Government of Azerbaijan - Political History

Political History

Azerbaijan declared its independence from the former Soviet Union on August 30, 1991, with Ayaz Mutalibov, former First Secretary of the Azerbaijani Communist Party, becoming the country's first President. Following a massacre of Azerbaijanis at Khojali in Nagorno-Karabakh in March 1992, Mutalibov resigned and the country experienced a period of political instability. The old guard returned Mutalibov to power in May 1992, but less than a week later his efforts to suspend scheduled presidential elections and ban all political activity prompted the opposition Azerbaijan Popular Front Party (PFP) to organize a resistance movement and take power. Among its reforms, the PFP dissolved the predominantly Communist Supreme Soviet and transferred its functions to the 50-member upper house of the legislature, the National Council.

Elections in June 1992 resulted in the selection of PFP leader Abulfaz Elchibey as the country's second president. The PFP-dominated government, however, proved incapable of either credibly prosecuting the Nagorno-Karabakh conflict or managing the economy, and many PFP officials came to be perceived as corrupt and incompetent. Growing discontent culminated in June 1993 in an armed insurrection in Ganja, Azerbaijan's second-largest city. As the rebels advanced virtually unopposed on Baky, President Elchibey fled to his native province of Nakhchivan.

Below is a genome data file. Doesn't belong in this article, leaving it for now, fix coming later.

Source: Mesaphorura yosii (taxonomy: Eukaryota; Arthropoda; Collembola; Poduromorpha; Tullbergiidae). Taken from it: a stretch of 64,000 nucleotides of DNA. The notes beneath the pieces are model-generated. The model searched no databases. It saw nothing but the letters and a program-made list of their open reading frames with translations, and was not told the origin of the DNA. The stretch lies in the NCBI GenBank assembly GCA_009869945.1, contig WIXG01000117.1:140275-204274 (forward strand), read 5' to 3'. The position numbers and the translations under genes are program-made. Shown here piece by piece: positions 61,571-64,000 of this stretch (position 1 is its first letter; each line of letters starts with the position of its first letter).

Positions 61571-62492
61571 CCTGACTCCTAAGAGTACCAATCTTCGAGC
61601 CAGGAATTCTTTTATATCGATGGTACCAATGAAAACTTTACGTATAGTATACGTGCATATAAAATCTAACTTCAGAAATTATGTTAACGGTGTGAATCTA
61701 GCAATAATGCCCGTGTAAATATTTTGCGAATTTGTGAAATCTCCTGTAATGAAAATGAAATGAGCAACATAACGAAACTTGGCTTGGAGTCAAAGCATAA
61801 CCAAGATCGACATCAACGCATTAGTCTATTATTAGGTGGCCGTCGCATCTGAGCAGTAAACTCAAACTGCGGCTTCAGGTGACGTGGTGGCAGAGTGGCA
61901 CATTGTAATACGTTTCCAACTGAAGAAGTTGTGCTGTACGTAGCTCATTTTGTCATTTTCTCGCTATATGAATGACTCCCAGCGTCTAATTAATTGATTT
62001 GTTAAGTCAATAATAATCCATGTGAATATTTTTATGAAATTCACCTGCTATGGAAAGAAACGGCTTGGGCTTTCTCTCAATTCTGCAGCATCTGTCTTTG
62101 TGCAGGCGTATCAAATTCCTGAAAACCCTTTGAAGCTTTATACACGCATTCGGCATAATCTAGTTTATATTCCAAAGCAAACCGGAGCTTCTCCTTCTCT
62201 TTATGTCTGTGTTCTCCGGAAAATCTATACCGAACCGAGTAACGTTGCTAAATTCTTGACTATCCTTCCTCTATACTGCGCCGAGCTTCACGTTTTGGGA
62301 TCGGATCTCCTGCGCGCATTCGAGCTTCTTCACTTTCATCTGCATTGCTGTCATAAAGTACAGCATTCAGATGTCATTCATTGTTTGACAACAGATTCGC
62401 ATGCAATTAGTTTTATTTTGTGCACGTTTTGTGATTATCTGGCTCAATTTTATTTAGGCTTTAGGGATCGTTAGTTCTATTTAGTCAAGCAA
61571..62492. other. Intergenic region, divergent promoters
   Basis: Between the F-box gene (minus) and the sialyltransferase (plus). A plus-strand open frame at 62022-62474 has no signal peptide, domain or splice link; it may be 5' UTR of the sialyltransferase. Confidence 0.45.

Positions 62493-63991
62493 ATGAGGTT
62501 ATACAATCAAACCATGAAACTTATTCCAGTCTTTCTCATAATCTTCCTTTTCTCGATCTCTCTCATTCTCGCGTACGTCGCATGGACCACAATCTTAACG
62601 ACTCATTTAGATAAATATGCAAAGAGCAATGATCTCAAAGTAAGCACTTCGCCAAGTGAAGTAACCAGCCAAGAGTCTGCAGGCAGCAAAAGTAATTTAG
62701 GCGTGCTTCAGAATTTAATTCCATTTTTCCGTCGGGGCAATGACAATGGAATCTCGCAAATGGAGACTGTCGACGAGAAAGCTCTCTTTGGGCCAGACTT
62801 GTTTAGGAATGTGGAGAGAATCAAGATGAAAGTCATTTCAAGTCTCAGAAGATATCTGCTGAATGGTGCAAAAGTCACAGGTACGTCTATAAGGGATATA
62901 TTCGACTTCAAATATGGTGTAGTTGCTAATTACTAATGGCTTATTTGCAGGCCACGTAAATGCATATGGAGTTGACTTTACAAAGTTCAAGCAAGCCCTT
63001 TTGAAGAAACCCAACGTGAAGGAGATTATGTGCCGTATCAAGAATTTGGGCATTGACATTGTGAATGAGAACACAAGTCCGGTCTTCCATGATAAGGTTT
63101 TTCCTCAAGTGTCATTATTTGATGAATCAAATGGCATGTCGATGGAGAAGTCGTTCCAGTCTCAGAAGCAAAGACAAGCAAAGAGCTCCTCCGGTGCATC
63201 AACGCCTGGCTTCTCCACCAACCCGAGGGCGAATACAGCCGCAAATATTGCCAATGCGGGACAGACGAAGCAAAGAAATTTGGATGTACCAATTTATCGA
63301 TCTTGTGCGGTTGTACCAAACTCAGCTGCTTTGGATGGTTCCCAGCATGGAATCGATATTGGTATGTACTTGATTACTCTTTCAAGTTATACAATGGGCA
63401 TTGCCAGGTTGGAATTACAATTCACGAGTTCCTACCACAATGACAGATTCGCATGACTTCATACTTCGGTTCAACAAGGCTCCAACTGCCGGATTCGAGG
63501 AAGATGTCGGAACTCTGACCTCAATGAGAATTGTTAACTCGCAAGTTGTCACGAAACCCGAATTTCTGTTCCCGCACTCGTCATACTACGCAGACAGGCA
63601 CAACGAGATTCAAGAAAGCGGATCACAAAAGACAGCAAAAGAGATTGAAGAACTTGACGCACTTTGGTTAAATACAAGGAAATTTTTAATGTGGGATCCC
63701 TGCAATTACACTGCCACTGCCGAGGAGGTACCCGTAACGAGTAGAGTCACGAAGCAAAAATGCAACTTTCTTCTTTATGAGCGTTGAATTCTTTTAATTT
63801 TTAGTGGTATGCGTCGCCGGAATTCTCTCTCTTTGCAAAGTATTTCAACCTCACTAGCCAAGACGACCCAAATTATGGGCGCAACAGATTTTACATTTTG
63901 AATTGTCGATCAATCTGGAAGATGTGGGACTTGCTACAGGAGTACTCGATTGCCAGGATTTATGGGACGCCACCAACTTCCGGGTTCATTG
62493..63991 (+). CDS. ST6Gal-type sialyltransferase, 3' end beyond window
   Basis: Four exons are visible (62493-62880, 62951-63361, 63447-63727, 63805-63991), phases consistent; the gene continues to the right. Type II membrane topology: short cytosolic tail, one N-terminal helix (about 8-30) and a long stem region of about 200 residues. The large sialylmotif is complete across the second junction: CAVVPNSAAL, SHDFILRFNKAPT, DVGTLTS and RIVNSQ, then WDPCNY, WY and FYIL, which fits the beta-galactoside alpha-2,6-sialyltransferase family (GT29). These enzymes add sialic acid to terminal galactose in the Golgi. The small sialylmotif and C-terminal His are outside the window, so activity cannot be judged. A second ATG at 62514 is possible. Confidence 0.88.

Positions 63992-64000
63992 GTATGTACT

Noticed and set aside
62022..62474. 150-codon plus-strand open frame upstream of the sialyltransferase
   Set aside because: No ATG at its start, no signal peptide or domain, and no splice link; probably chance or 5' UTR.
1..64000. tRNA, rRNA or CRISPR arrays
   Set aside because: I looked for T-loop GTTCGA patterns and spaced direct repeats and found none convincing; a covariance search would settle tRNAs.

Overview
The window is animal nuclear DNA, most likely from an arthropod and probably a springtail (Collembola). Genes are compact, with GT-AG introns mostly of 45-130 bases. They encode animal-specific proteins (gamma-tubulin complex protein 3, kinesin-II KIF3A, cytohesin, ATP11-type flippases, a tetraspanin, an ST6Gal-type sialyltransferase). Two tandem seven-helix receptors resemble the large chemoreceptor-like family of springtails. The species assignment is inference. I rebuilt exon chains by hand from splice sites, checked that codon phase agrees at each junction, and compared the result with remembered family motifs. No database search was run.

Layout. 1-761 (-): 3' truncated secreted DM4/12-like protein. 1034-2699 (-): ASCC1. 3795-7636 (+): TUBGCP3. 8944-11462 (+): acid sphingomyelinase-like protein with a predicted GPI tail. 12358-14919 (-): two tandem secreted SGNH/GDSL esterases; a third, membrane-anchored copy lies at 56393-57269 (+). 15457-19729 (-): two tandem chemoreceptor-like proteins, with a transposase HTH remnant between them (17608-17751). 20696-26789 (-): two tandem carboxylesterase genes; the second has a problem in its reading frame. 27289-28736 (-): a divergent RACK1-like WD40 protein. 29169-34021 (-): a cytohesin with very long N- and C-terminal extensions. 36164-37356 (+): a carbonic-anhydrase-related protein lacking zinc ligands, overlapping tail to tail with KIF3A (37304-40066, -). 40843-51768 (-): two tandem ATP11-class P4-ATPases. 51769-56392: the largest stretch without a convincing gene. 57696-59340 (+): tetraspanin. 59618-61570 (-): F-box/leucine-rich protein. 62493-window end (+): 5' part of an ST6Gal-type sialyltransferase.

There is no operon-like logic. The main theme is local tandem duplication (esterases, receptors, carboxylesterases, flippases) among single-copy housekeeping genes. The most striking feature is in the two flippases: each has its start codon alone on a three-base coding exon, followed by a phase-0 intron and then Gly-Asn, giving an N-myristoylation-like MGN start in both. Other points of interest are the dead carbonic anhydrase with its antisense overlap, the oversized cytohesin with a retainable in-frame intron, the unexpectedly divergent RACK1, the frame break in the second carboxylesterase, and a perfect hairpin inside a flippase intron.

The National Council conferred presidential powers upon its new speaker, Heydar Aliyev, former First Secretary of the Azerbaijani Communist Party (1969–81) and later a member of the Soviet Union's Politburo, the KGB, and USSR Deputy Prime Minister (until 1987). Elchibey was formally deposed by a national referendum in August 1993, and Aliyev was elected to a 5-year term as President in October with only token opposition. Aliyev won re-election to another 5-year term in 1998, in an election marred by serious irregularities.

The Speaker of Parliament stood next in line to the President, but the constitution was changed at the end of 2002: now the premier is next in line. This was done to make it possible for the son of the 80-year old Heydar, İlham Aliyev to succeed his father, who was admitted to a Turkish hospital on July 8, 2003 because of heart problems. In August 2003, İlham Aliyev was appointed as premier, though Artur Rasizade, who had been prime minister since 1996, continued to fulfill the duties of that office so that İlham could concentrate on his presidential election bid. In the October 2003 presidential elections, İlham Aliyev was announced winner while international observers reported several irregularities. He was sworn in as president at the end of the month, and Rasizade became premier again.

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